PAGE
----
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Weinstein's neighborhood theorem says that every Lagrangian has a standard neighborhood. The more precise statement goes like this.

Theorem 1:(Lagrangian Neighborhood Theorem) Let $(X,\omega)$ be a symplectic manifold and $L \subset X$ be a closed Lagrangian. Then there exists a neighborhood $U$ of $L$ in $X$ and a symplectomorphism $\varphi:U \simeq V \subset T^*L$ taking $L$ identically to the zero-section $L \subset T^*L$.

Now let $(W,\lambda)$ be a Liouville domain. That is, $W$ is a compact manifold with boundary, and $\lambda$ is a $1$-form on $W$ such that $d\lambda$ is symplectic and $\lambda|_{\partial W}$ is a contact form. Furthermore, let $L \subset W$ be a compact Lagrangian sub-manifold with Legendrian boundary $\partial L \subset \partial W$.

My question is whether the following version of the neighborhood theorem holds in this setting. It seems to me that if it is true, then it should be standard, but I can't find a reference.

Theorem 2 (Maybe?):There exists a neighborhood $U$ of $L$ in $W$ and a symplectomorphism of manifolds with boundary $\varphi:U \simeq V \subset T^*L$ taking $L$ identically to the zero-section $L \subset T^*L$.

**Remark On Proof Of Theorem 1:** The basic result that the usual Lagrangian neighborhood theorem depends on is the following lemma (see [1] or McDuff-Salamon).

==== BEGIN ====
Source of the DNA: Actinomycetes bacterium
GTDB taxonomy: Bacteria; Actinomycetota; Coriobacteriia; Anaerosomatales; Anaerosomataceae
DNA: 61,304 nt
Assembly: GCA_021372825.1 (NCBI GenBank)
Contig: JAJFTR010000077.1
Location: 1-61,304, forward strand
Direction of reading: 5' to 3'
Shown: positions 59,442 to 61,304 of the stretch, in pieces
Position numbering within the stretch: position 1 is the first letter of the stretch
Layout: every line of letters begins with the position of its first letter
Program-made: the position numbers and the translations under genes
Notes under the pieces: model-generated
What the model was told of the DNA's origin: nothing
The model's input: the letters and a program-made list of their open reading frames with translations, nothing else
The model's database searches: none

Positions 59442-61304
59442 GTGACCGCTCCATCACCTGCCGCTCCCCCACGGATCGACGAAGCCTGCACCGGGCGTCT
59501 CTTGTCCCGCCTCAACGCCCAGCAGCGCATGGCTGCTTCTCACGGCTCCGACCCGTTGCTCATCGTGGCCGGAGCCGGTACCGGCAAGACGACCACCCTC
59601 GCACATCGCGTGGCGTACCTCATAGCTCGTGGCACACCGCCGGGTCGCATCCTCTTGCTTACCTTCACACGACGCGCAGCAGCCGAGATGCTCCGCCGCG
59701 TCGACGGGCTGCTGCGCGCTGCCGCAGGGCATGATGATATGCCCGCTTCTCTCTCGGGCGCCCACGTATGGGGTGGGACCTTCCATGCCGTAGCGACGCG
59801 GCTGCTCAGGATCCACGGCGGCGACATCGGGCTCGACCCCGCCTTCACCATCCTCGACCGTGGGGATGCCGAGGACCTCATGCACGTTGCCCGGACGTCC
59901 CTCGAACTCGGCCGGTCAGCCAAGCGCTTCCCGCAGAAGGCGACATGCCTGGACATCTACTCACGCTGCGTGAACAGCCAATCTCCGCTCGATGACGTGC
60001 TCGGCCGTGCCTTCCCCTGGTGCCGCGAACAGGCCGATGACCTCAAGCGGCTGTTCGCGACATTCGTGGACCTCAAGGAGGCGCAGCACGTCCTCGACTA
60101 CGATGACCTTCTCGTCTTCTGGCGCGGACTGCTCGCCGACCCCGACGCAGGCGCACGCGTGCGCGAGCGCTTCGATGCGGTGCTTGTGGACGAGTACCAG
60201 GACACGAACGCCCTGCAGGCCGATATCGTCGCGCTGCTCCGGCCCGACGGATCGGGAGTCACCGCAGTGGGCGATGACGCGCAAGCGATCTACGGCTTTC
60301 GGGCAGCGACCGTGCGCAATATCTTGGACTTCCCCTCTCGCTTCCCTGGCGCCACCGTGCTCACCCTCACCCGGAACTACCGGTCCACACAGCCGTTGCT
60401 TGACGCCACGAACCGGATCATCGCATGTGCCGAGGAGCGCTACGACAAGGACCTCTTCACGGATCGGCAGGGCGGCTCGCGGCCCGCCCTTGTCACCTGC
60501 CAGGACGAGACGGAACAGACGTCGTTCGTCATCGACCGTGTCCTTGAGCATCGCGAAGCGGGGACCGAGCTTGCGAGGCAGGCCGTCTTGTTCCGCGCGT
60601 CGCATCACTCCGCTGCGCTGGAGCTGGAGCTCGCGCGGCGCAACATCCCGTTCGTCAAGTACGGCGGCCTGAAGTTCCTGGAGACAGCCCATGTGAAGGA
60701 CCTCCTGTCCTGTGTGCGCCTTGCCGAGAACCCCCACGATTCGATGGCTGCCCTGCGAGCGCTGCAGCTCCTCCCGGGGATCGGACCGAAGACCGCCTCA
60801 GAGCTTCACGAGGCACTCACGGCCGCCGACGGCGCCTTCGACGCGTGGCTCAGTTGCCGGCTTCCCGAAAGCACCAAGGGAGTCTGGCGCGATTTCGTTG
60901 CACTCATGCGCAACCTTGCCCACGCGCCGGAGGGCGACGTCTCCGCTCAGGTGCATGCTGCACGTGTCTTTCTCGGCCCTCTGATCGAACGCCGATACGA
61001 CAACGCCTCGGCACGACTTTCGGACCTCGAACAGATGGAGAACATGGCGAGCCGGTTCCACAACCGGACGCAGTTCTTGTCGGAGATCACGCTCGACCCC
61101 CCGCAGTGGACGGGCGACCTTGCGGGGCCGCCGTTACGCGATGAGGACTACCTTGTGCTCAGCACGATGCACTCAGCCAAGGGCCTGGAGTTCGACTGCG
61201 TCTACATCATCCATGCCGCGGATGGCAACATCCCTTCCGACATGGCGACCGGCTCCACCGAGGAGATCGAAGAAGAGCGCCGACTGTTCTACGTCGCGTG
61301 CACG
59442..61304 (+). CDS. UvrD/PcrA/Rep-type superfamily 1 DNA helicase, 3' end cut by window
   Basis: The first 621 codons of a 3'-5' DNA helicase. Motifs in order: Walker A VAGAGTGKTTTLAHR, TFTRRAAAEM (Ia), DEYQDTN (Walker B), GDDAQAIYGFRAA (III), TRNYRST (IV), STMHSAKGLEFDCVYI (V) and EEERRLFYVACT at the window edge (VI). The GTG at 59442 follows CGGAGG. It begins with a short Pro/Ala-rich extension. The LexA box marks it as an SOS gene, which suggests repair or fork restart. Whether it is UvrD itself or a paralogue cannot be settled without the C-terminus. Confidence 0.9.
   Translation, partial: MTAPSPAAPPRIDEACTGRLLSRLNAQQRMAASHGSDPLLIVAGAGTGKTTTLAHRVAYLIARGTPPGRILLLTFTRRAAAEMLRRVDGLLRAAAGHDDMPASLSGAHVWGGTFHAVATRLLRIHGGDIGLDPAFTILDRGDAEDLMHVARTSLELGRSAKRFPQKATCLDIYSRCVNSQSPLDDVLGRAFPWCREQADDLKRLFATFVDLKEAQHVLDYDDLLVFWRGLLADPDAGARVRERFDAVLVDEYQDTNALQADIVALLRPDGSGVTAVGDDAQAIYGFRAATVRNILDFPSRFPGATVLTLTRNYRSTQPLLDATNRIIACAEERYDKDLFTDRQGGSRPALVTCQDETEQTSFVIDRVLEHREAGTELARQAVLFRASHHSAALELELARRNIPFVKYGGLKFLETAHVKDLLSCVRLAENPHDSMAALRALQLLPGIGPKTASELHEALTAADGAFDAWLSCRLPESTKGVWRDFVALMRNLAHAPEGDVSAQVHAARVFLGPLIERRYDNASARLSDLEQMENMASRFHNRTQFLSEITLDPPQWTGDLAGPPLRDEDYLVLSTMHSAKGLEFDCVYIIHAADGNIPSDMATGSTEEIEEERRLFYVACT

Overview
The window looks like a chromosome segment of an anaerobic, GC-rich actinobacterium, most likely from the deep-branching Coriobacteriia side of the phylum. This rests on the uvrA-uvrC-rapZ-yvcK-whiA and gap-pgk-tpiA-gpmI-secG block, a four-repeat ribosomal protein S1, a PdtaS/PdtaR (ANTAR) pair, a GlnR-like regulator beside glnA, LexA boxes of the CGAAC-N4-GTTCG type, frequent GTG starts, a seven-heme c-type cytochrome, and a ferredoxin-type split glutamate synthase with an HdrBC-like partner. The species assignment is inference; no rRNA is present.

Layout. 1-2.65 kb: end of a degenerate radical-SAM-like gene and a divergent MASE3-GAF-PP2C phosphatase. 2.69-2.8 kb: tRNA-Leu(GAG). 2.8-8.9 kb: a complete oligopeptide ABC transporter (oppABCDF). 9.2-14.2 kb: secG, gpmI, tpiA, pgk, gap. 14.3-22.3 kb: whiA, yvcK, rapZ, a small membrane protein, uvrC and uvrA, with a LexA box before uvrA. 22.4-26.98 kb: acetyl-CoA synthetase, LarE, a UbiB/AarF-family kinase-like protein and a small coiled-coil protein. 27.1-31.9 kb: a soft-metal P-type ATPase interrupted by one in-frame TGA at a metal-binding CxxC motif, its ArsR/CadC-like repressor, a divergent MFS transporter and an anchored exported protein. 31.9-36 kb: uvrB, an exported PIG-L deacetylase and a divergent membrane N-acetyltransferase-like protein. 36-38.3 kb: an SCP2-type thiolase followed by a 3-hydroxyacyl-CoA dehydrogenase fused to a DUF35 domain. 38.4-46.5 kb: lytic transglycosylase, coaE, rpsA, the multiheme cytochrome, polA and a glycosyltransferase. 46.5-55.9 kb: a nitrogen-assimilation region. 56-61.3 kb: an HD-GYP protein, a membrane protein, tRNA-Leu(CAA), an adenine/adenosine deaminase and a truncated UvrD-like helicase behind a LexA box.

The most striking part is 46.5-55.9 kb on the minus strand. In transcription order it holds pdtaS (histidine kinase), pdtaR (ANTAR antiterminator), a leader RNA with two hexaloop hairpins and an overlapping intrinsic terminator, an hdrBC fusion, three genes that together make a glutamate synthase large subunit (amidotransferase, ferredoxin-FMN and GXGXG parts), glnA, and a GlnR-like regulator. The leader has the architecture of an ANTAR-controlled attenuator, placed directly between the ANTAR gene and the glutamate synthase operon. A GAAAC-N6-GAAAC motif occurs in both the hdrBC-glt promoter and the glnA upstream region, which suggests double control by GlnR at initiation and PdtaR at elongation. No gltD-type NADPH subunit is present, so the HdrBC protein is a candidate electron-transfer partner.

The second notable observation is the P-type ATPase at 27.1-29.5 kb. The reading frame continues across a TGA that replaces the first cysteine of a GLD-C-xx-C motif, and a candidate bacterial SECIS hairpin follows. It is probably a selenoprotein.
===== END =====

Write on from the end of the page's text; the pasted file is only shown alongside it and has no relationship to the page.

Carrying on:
Lemma:Let $X$ be a manifold with closed sub-manifold $S \subset X$, and let $\omega_0, \omega_1$ be two symplectic forms on $X$. Suppose that $\omega_0 = \omega_1$ on the fiber $T_sX$ for any $s \in S$.Then there exists neighborhoods $N_0$ and $N_1$ of $S$ and a symplectomorphism $\varphi:N_0 \to N_1$ with $\varphi|_S = \text{Id}$ and $\varphi^*\omega_1 = \omega_0$.

The proof is a version of the usual Moser trick. You find a $1$-form $\sigma$ in a neighborhood with $d\sigma = \omega_1 - \omega_0$ and then you integrate the vector-field $Z_t$ satisfying: $$\iota_{Z_t}\omega_t = -\sigma\quad\text{where}\quad\omega_t = (1-t)\omega_0 + t\omega_1$$ This gives you a family of diffeomorphisms with $\varphi^*_t\omega_t = \omega_0$ and you're done. If you try to run this proof on a sub-manifold $S \subset X$ with $\partial S \subset \partial X$, you run into the issue that $Z_t$ needs to be parallel to the boundary $\partial X$ in order for the flow to be well-defined. If I'm not mistaken, the criterion for this to be the case is: $$ T(\partial X)^{\omega_t} \subset \ker(\sigma) \text{ on }\partial X $$ Here $T(\partial X)^{\omega_t}$ is the characteristic foliation on $\partial X$ with respect to $\omega_t$, i.e. the symplectic perp to the tangent space to $\partial X$. It isn't clear to me that you can even accomplish the above inclusion for $\sigma$, or that you can upgrade $\sigma$ to a family $\sigma_t$ with this property.

**Speculation On Validity Of Theorem 2:** On a conceptual level, I can't decide whether or not Theorem 2 is too optimistic. Here is what makes me skeptical about it.

Theorem 2 would imply not only that the boundaries $\partial U \simeq \partial V$ of $U$ and $V$ were contactomorphic, but also that the characteristic foliations $T(\partial U)^{d\lambda}$ and $T(\partial V)^{d\lambda}$ on $U$ and $V$ near $\partial L$ were the same. The characteristic foliation of a contact hypersurface is generally very sensitive to the embedding of said hypersurface, and from that perspective a standard neighborhood in the vein of Theorem 2 would be a bit surprising.

I haven't pursued this idea enough to produce a counter-example unfortunately.